FIG. 2 illustrates typical waveform signals provided by the invention shown in FIG. 1;

FIG. 3 is a schematic diagram of the moment calculator illustrated in FIG. 1;

FIG. 4 is a schematic diagram of a portion of the delay circuits shown in FIG. 1; and

FIG. 5 is a schematic diagram of the moment constant calculator shown in FIG. 1

DESCRIPTION OF THE PREFERRED EMBODIMENT A major problem in antisubmarine warfare is the detection of signals within a high noise level environment such as found in an ocean. The present invention describes apparatus for increasing the capability to recognize signals that are embedded in background ocean noise. It is known that particular statistical properties of an electrical signal generated by sonic perturbations will vary in both frequency and in time. The particular statistical properties are the mean, variance, and other higher moments of the electrical signal. The statistical processor of the present invention utilizes the differences between calculated moments of successive sets of sound generated data to retrieve signal information. The moment differences are combined to produce an output signal which contains an effective amplitude, the magnitude of which is proportional to the differences.

The statistically calculated effective amplitude is found by assuming that an input signal is a transient, and that the transient alters the ocean noise statistically from each statistical set of data. As successive statistical sets of data are entered into the present invention, the resulting newly calculated moments are compared against previous calculated moments. The comparison yields changes which are attributed to the presence of the transient or target signal. These changes of moments are used to compute the effective amplitude of the transient signal.

The changes of moments are due to one or more significant statistical changes within the data set. It does not matter where these significant changes have occurred within the data set. Conventional statistical analyzers greatly reduce the magnitude of a calculated effective amplitude value due to averaging processors within the analyzer. However, the effective amplitude value can be recovered by computations and manipulations of the differences of the means, variances, and third moments of the input signal. The statistical processor of the present invention performs the following functions:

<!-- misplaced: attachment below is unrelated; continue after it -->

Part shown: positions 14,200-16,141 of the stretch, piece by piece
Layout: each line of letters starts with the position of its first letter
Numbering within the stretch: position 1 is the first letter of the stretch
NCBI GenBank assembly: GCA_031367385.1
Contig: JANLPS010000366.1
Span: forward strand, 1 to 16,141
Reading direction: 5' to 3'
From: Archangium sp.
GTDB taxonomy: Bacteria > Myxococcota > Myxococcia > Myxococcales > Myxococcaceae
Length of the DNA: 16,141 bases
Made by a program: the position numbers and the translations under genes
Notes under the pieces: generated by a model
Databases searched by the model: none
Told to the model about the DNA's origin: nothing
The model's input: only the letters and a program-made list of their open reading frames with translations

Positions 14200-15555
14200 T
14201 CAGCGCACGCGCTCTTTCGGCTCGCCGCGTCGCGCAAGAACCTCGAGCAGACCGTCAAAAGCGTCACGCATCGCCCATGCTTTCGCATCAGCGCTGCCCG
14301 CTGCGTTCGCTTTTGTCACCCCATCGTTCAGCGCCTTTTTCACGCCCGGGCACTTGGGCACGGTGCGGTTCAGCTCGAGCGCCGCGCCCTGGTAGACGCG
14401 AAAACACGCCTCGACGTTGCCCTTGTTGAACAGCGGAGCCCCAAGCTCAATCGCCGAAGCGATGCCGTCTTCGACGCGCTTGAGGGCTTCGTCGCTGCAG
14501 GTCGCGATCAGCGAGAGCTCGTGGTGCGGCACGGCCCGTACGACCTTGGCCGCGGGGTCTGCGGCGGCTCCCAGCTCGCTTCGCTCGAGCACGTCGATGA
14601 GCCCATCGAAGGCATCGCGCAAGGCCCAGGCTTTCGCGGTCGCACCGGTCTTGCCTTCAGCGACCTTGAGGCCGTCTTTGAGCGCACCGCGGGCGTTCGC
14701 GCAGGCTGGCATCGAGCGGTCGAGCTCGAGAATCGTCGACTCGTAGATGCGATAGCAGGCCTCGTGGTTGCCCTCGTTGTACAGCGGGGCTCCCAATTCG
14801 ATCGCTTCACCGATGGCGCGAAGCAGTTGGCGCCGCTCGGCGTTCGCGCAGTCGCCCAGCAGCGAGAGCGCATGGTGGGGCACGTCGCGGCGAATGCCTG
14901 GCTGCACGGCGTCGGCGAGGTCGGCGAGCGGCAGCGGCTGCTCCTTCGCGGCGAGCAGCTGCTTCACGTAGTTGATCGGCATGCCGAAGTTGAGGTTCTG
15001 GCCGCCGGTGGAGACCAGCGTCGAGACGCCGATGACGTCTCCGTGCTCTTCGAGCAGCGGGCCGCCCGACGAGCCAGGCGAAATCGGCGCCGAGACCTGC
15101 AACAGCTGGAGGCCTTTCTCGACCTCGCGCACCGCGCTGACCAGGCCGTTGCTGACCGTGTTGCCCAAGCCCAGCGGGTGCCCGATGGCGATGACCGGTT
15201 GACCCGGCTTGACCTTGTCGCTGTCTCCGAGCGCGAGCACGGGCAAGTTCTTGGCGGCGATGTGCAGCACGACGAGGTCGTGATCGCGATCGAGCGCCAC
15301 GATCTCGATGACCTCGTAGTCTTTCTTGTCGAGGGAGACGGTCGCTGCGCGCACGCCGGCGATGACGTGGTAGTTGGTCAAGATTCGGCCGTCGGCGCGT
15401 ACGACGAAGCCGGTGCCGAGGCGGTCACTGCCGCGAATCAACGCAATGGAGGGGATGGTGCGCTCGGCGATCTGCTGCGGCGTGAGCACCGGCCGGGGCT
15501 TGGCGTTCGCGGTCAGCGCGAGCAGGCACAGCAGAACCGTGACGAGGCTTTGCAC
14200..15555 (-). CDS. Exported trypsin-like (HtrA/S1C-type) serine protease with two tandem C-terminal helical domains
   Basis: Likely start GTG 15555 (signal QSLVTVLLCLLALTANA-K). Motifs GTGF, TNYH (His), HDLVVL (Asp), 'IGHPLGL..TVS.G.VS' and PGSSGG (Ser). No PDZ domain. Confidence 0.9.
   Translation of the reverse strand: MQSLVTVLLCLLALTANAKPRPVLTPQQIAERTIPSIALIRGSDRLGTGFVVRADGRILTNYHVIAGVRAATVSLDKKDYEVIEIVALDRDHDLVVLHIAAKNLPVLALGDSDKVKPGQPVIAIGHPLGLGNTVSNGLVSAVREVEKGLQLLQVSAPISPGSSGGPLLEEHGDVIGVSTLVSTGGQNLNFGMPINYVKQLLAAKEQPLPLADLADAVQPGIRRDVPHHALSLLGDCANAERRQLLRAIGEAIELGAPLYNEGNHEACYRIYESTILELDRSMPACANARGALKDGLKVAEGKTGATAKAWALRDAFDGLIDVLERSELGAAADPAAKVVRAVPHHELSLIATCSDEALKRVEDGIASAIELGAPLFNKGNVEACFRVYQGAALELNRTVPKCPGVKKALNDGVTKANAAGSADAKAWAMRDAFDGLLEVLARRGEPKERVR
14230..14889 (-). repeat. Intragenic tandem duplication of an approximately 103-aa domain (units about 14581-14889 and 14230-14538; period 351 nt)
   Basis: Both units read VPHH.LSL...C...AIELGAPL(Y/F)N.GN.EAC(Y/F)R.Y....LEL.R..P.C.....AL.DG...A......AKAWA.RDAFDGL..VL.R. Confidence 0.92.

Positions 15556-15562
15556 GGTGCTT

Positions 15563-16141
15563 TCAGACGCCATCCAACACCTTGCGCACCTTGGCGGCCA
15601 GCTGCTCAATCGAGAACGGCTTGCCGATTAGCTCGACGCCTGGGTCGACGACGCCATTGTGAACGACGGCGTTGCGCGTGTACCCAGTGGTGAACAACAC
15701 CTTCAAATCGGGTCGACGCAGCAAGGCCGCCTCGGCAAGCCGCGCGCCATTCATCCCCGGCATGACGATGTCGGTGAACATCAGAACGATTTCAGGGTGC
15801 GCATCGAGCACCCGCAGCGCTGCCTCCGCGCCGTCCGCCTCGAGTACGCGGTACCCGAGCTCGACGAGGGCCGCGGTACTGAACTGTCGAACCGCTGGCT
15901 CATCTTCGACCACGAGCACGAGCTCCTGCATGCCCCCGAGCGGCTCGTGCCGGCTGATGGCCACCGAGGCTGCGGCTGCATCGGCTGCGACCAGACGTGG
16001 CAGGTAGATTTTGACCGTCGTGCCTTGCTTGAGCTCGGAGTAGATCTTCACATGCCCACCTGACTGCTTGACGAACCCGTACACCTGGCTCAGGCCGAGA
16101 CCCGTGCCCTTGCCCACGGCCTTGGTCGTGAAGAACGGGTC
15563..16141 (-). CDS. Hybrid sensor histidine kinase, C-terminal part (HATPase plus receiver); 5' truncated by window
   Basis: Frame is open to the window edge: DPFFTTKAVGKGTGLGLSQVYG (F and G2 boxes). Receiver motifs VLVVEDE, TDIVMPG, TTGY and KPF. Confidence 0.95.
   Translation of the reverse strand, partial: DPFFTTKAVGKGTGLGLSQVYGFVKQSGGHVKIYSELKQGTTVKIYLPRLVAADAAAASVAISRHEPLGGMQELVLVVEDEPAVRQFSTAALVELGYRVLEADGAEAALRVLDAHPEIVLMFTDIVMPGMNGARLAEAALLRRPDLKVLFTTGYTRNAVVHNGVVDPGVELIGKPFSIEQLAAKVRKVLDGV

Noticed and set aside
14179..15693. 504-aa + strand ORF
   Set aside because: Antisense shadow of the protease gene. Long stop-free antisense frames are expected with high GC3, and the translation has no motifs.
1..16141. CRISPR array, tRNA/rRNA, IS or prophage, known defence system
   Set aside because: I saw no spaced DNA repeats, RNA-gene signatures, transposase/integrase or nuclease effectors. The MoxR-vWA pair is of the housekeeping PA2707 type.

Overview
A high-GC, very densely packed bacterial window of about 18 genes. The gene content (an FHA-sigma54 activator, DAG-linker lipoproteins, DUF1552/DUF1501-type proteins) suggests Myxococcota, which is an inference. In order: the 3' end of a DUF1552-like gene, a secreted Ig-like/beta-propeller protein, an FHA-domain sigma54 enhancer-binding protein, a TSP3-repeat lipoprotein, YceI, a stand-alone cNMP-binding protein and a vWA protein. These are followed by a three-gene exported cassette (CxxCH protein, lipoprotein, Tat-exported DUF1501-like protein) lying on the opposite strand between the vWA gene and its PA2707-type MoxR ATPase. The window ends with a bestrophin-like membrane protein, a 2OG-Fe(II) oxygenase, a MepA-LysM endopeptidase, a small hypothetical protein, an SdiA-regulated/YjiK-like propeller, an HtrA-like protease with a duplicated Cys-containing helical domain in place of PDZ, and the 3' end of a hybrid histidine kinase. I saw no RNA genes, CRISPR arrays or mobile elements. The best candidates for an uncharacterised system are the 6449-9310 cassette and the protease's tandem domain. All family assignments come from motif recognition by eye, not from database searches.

1. Computes the means, variances, and third moments from the noise data;

2. Compares the new moments with the older moments;

3. Establishes the proper relationships between the comparisons of the moment differences; and

4. Calculates the effective amplitude.

The mathematical design equations which are implemented within the structure of the present invention directly relate the variations in the ocean noise data. These variations are a function of the differences of some of the higher order moments. From the calculation of the differences between the moments the computation of an effective amplitude A, is made. The expression for this effective amplitude A is given by the following equation:

wherein M and M are moment constants that relate to the difference of the higher order moments. These moment constants are calculated according to the following equations:

wherein:

An is the difference of the third moments measured at different frequencies and averaged over the same frequency band;

A is the differences of the variances measured at different frequencies and averaged over the same frequency band;

Apt are the differences of the means measured at different frequencies and averaged over the same frequency band; and

0*, is the variance measured during the first frequency band.

Frequency bands are easily generated by a spectrum analyzer which provides successive signal samples over a recurring bandwidth. The effective amplitude A in this analysis is the value or magnitude in the data that causes the sample statistic to be different. Accordingly, the effective amplitude has the functional form:

wherein k is a constant equal to the square root of 12 as shown in the first illustrated equation. Thus, the structure of the present invention electronically implements the term M M The moment equation for the mean p. of an input signal is:

wherein i l, 2, N, and N is the number of data samples X. The equation for the variance p is:

The equation for the third moment u of an input signal is:

As well known in statistical theory, moments can be computed either by the summation of discrete values or by integrals. Since integrals are easier to implement by electrical circuits, the present invention uses integrals in the computation of moment values.

It will be apparent that the number N of data samples X in the discreet averaging process corresponds to the length of time of the integration. Thus the equation for the means becomes:

wherein f(t) is the ambient noise data measured in time, and r, and r, are the limits of the integration time measured in seconds. The data is shifted in order to be summed about a zero mean during the computation of and the moment equation for the third moment becomes: